Six Building Materials & The Six Architects That Luv ‘Em!

It’s almost romantic. Almost. No, no it’s really not; but they are kind of a match made in design and science.  Musicians have their favorite instrument (and brand), video game enthusiasts have their favorite games, chefs have their favorite foods and spices to create their delicacies, and architects have their favorite material to utilized in the designs of their buildings. It seem’s appropriate to talk about the materials the these design professionals seem to love since Valentine’s Day is right around the corner, so….here we go!

Matarazzo Pavilion. Image © Flickr User: ArtExplorer

1) Oscar Neimeyer + Concrete

Neimeyer understood and took pride in concrete’s aesthetic (as a symbol of modernity) and potential for structural plasticity, and often put on display it’s shimmering, smooth white surfaces in works as distinct as the Cathedral of Brasília, the UN Headquarters in New York, and for many of his symbolic buildings in Brazil’s new capital, Brasília, in 1956, which defined the heart of the civic area of the city and much of Brazilian Modernism.

Jyvaskyla University. Image © Nico Saieh

2) Alvar Aalto + Brick

Triple-threat Alvar Aalto (who was a designer, sculptor and painter), has numerous buildings and projects the heavily featured bricks, from the experimental Muuratsalo to the angled/curved brick design of Jyvaskyla University’s monolithic facades. Aalto understood the holistics of design, from the smallest detail to the largest component, including the interior furnishings, glasswares, and lighting fixtures.

Heydar Aliyev Center. Image © Iwan Baan

3) Zaha Hadid + Composite Fibres

Zaha Hadid and her firm are known for their building’s parametric designs that utilize new materials to display complex geometries, as many of their building’s skins are clad in different types of composite fibres. There’s the near-seamless flowing exterior of the Heydar Aliyev Center in Baku that uses Glass Fibre Reinforced Polyester (GFRP) and London’s Serpentine Sackler Gallery uses a fairly similar technique.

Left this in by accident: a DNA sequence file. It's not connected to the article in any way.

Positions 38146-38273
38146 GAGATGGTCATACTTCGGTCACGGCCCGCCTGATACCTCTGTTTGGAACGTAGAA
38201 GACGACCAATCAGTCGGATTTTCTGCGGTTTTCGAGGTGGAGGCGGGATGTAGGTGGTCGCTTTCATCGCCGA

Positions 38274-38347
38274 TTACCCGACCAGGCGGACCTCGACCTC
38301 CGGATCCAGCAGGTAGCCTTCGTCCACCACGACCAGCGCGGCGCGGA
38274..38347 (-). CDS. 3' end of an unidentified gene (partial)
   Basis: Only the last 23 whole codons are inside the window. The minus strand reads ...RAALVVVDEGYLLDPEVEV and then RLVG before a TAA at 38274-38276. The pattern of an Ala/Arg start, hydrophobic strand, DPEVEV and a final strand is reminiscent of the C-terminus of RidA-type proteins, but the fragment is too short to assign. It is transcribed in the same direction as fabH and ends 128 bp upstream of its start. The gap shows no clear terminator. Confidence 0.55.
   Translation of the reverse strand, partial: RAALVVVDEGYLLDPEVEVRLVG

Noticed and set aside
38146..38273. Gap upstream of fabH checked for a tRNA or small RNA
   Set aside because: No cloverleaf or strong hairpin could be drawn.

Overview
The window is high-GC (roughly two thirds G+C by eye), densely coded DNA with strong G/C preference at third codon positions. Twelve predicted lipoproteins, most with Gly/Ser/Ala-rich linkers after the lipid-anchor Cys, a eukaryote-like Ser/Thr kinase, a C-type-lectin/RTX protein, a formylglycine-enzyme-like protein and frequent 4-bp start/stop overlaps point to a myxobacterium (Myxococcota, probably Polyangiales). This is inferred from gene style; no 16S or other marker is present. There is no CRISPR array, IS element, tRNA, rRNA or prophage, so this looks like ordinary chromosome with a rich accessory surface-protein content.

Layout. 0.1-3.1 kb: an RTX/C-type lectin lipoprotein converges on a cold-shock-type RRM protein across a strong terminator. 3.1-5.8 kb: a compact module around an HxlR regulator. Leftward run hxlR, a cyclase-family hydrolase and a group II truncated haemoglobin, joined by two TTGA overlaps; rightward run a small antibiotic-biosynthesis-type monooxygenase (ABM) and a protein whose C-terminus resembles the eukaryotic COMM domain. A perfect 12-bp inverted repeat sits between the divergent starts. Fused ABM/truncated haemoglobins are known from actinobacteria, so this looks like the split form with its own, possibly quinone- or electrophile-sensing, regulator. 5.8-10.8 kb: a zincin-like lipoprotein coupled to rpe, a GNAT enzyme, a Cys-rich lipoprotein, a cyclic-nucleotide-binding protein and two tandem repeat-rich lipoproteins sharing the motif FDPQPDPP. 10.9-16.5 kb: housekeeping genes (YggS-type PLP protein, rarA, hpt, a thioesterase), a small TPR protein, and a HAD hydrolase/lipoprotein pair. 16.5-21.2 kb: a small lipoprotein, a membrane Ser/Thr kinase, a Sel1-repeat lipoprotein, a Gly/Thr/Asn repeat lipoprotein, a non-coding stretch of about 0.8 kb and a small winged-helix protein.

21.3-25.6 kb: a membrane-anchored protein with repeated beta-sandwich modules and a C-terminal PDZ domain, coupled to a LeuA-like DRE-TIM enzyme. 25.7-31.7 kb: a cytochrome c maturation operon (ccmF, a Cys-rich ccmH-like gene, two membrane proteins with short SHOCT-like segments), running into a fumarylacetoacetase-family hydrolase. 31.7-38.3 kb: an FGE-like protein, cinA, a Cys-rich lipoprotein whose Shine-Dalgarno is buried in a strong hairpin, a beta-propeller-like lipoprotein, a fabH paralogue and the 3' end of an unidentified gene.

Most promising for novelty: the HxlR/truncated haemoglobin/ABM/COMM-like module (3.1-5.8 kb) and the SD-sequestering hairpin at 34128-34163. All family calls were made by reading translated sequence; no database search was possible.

Walt Disney Concert Hall. Image © Philipp Rümmele

4) Frank Gehry + Metals

Hmm, THIS guys seems to be a favorite here at The PractitioNERD. The Mr. I-Troll-My-H.O.A. architect Frank Gehry is well known for the Guggenheim Museum (the titanium clad one in Bilbao) as well as his over-generous uses of shiny, silvery, fluid-like, distorted-form metal cladding on other buildings, ranging from the stainless steel clad Walt Disney Concert Hall in Los Angeles to the Cleveland Clinic Lou Ruvo Center for Brain Health in Las Vegas that are often the focus of many a city’s skyline.

GC Prostho Museum Research Center. Image © Daici Ano

5) Kengo Kuma + Wood

Japanese firm Kengo Kuma + Associates are responsible for some of the world’s most visually appealing modern wooden structures, showcased in the internal spaces of the Cité des Arts et de la Culture in France and the GC Prostho Museum Research Center in Japan.  They have the ability to take a heavy and dense material like wood and make it appear soft and light. And yeah, I know that I’m putting a firm, but Kuma-san is still an individual who runs the firm, so it’s NOT cheating.

Louvre Lens. Image © Julien Lanoo

6) SANAA + Glass

Ok, NOW I’m kinda cheating here listing a firm rather than a singular architect, but whatever. Japanese-based firm SANAA are known for expertly crafting glass around translucent spaces as a way to dissipate any sense of weight and gravity. The Louvre Lens uses mirrors and hidden detailing to make the glass the only visible material, and the New Art Museum in New York City uses a unique combination of glass, anodised aluminium mesh and white painted walls that results in the building’s semi-transparent shimmer.

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